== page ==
In 2025 the Southern Baptist Convention will celebrate the 100th anniversary of the Cooperative Program. Thus, it is safe to say that none of us today can remember a time when it did not exist. None of us can remember a time when missionaries had to leave their overseas field assignments, come back to the States to visit churches for the purpose of raising money, so they could continue their work. Only a handful of people remember a time when the six SBC seminaries did not exist. And most of us in ministry today benefitted from a reduction in seminary tuition because our home churches gave to the Cooperative Program.
The Cooperative Program has been the stalwart platform for Gospel partnerships for almost 100 years. And it is still an effective means by which Southern Baptists can participate in seeing the world reached for Jesus Christ.
The Cooperative Program has been the stalwart platform for Gospel partnerships for almost 100 years.
However, conflict and division have caused a few to question whether or not a partnership like this is still valid. Not long ago I was confronted by a church leader who was unhappy by some of the things happening at the national level in the SBC. His concern was that the national convention was drifting in a direction he did not like and was a proponent of withholding Cooperative Program giving until changes were realized. I shared with him that doing what he suggested only hurts those who were serving on the field or preparing to carry out their calling.
I have also found that familiarity has been a challenge to Cooperative Program giving among our churches. It is easy to take for granted those things which have always existed. Because we cannot remember a time when it was not there, we believe it always will be. In some cases, this has led churches to undervalue the Cooperative Program and so they do not communicate its value to church members.
As a result, fewer and fewer members of Southern Baptist churches understand what the Cooperative Program is, and more importantly, what it does. So, I would like to highlight just a few of the values of the Cooperative Program.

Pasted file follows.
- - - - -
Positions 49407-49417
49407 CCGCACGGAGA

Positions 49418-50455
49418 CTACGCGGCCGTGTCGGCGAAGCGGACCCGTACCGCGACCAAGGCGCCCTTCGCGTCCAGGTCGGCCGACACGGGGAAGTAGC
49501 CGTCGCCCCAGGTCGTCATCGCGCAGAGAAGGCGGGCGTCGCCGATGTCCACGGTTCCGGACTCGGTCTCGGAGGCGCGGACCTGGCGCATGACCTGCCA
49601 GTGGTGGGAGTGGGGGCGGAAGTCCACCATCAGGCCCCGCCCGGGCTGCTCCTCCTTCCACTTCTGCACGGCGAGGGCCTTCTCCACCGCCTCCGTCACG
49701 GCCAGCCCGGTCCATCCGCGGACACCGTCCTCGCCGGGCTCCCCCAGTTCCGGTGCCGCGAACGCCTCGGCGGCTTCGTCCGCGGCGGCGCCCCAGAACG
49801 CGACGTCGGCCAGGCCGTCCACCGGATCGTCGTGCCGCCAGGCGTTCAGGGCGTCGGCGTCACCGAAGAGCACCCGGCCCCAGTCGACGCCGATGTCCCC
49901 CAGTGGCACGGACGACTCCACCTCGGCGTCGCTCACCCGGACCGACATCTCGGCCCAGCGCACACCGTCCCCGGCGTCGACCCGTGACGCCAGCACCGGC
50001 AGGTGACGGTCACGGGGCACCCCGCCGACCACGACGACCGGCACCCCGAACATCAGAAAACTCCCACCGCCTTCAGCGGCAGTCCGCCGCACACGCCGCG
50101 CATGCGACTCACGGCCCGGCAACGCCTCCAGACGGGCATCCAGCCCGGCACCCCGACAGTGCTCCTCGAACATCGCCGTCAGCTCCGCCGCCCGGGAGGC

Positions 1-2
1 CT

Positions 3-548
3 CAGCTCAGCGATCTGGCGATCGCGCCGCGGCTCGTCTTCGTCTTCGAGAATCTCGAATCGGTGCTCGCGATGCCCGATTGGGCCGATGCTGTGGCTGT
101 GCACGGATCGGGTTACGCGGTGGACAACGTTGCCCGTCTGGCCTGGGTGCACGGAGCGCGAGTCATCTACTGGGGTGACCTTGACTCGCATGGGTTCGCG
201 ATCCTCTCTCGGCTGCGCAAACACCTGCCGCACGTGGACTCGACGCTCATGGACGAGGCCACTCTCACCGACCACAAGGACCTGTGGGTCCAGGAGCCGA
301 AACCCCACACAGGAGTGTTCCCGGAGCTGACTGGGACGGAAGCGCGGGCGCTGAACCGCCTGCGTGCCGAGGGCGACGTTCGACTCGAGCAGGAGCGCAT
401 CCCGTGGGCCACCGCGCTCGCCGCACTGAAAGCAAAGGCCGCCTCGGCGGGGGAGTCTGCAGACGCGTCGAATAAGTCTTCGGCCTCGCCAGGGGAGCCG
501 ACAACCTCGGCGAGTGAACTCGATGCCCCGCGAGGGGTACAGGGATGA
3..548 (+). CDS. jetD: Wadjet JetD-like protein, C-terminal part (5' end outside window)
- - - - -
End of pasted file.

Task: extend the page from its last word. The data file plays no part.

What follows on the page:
The Great Commission commands us to “Go therefore and make disciples of all nations…” I believe there are both corporate as well as individual implications to this command. “Going” for the individual believer is about making Gospel connections in the fields we each travel. “Going” for the local church is about making a Gospel impact in the communities where they reside. But, “Going” for a network of churches like ours is about making a Gospel impact in places we do not live and in cultures not our own. Because the task is so vast, the work takes many hands at the plow.
This is partnership! Going to the ends of the earth, planting churches in areas that are underserved by any Gospel witness and supporting men and women preparing for ministry; this is WHY we partner. This is the driver behind all we do together. The Cooperative Program is simply HOW we can do this. The Cooperative Program has never been about how much a church gives. It has been about being in partnership with our sister churches to accomplish what the Lord has called us all to do.
“Going” for the individual believer is about making Gospel connections in the fields we each travel. “Going” for the local church is about making a Gospel impact in the communities where they reside.
The Cooperative Program allows us to reach the ends of the earth.
The work of the International Mission Board has always been at the forefront of the work of the Cooperative Program. Because Southern Baptists have been mission-minded from our inception, finding ways to do this better has been our goal. When the concept of the Cooperative Program was introduced for vote in 1925 it came during a time of great financial struggles for the SBC. Close to bankruptcy our mission boards were struggling to continue the work of sending missionaries onto the field. But the advent of the Cooperative Program thrust mission work to new heights. It was not only effective in seeing more missionaries sent to the field, but it also united Southern Baptists around a common cause. Southern Baptists collectively grasped the value of partnership for the Gospel like never before.